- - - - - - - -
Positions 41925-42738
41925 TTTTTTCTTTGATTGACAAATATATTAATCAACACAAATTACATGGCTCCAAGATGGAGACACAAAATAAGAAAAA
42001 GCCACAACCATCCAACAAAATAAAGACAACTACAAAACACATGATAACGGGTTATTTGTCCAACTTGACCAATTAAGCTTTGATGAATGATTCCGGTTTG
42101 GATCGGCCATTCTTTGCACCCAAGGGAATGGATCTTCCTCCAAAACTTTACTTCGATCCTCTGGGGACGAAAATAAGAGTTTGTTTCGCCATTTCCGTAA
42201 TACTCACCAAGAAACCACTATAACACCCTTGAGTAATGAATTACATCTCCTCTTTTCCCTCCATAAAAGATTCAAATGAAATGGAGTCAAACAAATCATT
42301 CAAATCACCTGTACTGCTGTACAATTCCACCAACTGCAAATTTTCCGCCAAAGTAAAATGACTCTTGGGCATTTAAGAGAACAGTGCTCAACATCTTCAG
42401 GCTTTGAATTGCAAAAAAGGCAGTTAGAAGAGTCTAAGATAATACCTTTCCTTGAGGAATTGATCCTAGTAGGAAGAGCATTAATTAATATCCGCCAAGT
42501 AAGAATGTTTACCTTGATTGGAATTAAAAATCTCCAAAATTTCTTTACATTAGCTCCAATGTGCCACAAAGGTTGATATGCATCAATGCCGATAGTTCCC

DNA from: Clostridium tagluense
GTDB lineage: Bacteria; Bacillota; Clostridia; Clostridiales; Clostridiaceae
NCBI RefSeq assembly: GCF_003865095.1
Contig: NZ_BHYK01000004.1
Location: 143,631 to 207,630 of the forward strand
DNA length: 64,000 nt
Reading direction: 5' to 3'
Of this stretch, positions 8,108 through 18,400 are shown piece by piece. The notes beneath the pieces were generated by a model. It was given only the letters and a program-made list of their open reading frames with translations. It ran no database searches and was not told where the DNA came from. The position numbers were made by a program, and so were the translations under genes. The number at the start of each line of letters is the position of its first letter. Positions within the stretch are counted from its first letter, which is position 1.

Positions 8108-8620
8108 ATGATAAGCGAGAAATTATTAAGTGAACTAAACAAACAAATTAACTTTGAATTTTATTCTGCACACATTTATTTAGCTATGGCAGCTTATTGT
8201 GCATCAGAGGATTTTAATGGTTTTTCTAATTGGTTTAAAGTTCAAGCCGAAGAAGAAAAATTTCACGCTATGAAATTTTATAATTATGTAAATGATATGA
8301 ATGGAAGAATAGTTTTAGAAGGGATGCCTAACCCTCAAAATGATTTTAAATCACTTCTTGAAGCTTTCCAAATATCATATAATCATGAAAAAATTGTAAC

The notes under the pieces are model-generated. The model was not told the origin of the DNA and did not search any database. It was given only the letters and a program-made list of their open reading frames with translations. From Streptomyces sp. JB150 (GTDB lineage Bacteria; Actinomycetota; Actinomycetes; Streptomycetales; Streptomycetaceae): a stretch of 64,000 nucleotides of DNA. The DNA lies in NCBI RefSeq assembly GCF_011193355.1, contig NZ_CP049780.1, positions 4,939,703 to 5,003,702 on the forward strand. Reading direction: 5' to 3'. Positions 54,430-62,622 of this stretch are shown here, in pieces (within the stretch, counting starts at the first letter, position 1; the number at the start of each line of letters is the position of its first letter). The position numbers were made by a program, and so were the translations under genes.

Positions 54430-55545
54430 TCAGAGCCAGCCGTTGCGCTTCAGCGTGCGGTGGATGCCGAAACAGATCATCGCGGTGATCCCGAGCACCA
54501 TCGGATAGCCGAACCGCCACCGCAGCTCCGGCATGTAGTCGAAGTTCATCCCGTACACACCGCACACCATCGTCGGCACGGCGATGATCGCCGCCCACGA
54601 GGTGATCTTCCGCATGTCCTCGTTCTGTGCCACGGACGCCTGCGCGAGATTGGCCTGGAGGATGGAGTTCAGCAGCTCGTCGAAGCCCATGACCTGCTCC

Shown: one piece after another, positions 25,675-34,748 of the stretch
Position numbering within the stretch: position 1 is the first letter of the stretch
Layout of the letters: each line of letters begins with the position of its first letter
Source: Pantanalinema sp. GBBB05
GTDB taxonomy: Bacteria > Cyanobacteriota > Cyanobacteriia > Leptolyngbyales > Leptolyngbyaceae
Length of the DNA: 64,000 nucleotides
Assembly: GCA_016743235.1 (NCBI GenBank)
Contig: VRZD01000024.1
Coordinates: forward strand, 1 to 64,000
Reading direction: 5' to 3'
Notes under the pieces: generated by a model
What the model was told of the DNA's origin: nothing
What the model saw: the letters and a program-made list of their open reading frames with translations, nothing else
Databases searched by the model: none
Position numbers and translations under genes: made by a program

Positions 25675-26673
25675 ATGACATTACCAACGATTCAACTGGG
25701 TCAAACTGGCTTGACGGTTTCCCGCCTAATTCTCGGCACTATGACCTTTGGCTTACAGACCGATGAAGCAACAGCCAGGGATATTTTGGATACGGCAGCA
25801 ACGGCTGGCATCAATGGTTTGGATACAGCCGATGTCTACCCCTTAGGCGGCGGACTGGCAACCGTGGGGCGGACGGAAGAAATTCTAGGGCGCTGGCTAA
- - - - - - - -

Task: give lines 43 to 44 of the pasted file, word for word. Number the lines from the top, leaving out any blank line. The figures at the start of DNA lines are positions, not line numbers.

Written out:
25701 TCAAACTGGCTTGACGGTTTCCCGCCTAATTCTCGGCACTATGACCTTTGGCTTACAGACCGATGAAGCAACAGCCAGGGATATTTTGGATACGGCAGCA
25801 ACGGCTGGCATCAATGGTTTGGATACAGCCGATGTCTACCCCTTAGGCGGCGGACTGGCAACCGTGGGGCGGACGGAAGAAATTCTAGGGCGCTGGCTAA